Gov. Haslam signs the TEAM Act

TSEA April 24, 2012 Comments Off on Gov. Haslam signs the TEAM Act
Gov. Haslam signs the TEAM Act

This morning the TEAM Act, the bill that reforms the state’s civil service system, was signed into law by Governor Bill Haslam. Through a bipartisan effort in the legislature and through productive negotiations with the Governor’s administration, TSEA was able to help transform the original bill into a much better piece of legislation.

“State employees and their families can rest easier knowing important job protections that exist under the current civil service system are still in place in the new law”, said TSEA President Phil Morson.

As we look toward the future, TSEA shares the Governor’s interest in a better, more efficiently run state government. We are interested in solutions that are fair and effective, solutions that provide state employees with the best opportunities to succeed. An effective state employment system ensures that hard-working state employees can keep their jobs as well as have opportunities to earn better pay for a job well done. An effectively designed performance evaluation system objectively measures every state employee’s performance equally and creates an environment where all have an equal opportunity to succeed. TSEA will continue to work with the administration to ensure the TEAM Act is implemented properly and remains both fair and effective.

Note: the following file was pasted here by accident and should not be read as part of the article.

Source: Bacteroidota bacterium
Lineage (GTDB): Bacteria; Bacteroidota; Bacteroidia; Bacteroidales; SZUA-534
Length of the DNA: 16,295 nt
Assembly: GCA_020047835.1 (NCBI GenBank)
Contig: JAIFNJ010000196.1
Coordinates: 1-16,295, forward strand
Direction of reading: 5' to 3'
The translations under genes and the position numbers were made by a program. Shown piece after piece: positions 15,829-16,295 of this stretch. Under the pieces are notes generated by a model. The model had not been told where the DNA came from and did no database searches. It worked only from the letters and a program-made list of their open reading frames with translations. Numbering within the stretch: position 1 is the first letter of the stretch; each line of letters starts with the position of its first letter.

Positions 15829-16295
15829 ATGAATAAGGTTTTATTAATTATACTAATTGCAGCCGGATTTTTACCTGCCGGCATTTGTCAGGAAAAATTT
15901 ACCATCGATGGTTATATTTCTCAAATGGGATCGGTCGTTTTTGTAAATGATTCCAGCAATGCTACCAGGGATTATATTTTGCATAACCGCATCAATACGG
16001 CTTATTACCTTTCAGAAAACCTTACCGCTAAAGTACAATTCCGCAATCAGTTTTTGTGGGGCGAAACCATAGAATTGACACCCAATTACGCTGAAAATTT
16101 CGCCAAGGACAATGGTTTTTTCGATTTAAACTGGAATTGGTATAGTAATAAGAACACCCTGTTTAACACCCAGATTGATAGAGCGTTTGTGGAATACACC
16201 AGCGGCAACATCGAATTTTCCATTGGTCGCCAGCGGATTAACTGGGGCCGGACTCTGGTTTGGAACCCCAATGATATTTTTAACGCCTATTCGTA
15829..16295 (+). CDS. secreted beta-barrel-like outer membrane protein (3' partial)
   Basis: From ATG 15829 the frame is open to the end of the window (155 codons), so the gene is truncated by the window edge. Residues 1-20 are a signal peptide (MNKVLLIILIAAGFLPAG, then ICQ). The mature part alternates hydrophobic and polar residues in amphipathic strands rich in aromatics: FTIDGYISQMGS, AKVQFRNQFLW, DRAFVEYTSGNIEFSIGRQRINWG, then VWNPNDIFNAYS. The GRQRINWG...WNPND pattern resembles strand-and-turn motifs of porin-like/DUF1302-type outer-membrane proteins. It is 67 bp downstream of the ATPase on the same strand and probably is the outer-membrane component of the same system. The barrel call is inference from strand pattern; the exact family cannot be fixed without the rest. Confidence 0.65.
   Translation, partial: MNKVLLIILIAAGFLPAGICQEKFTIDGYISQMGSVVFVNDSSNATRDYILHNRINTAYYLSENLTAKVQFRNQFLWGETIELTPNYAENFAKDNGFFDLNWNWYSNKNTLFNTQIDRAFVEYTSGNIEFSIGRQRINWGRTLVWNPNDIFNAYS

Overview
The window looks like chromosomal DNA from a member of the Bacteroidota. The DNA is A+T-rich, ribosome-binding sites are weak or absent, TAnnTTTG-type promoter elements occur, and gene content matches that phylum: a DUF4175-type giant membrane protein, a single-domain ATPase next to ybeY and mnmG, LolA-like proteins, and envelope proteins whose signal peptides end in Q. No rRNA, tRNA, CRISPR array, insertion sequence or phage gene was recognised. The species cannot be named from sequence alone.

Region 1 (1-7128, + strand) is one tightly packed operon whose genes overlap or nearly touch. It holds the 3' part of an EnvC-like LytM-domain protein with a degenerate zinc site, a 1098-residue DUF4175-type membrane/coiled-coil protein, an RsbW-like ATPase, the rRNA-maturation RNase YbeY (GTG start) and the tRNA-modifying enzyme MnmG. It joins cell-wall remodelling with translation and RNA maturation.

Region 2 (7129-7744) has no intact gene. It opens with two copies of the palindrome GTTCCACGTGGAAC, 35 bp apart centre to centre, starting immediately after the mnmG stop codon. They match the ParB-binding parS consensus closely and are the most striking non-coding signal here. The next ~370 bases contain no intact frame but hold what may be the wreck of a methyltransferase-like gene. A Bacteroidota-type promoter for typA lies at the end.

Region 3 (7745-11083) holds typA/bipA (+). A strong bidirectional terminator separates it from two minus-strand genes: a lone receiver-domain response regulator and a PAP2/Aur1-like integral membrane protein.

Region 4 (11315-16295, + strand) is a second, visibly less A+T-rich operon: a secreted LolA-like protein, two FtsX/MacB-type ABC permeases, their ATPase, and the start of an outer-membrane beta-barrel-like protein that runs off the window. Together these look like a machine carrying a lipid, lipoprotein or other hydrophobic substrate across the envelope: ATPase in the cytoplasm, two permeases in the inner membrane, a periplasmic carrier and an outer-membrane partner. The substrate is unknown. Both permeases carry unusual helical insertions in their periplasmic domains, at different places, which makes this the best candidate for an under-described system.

TEAM Act implementation timeline:

  • April 24th 2012 – TEAM Act signed in to law by Governor Haslam
  • July 1, 2012 – TEAM Act goes into law for purposes of developing and promulgating rules
  • October 1, 2012 – TEAM Act goes into full effect.
  • July 1, 2013 – First day new Performance Evaluation system/scores can be used to address layoffs or merit pay.
  • January 1, 2014 – layoff notice period shifts from 60 days (beginning in October 2012) to 30 days.

Present rules regarding RIF’s, including the 90 day notice period, remain in effect until October 1, 2012. The notice period then changes to 60 days until January 1, 2014, at which point it will shift to 30 days.